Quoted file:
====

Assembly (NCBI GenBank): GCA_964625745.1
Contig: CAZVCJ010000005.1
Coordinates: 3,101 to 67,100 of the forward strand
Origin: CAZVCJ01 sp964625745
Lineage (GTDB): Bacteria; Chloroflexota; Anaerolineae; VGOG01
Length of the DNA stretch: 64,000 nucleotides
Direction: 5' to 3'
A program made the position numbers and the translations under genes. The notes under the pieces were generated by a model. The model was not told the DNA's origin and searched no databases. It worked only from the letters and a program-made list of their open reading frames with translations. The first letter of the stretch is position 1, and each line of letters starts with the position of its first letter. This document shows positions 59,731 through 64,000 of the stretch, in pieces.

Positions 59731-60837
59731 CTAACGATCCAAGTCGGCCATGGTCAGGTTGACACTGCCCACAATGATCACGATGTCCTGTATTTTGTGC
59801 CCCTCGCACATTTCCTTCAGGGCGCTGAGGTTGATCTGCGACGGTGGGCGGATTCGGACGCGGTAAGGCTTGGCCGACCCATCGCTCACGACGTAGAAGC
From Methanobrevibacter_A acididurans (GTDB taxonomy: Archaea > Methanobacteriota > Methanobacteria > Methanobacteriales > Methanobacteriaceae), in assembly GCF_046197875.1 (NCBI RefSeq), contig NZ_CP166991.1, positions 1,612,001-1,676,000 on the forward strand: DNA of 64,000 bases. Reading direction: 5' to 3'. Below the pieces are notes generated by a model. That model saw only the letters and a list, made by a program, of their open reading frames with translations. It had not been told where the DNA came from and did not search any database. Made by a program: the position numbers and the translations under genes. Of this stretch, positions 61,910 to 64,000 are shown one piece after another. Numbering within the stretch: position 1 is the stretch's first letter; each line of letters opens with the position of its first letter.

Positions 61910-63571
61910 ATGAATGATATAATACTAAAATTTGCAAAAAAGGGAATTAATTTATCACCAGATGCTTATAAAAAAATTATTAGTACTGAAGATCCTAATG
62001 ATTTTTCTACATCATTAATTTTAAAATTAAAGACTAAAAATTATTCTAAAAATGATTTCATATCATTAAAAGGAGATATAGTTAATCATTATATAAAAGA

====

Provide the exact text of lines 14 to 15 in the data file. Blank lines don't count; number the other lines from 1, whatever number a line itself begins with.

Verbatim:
61910 ATGAATGATATAATACTAAAATTTGCAAAAAAGGGAATTAATTTATCACCAGATGCTTATAAAAAAATTATTAGTACTGAAGATCCTAATG
62001 ATTTTTCTACATCATTAATTTTAAAATTAAAGACTAAAAATTATTCTAAAAATGATTTCATATCATTAAAAGGAGATATAGTTAATCATTATATAAAAGA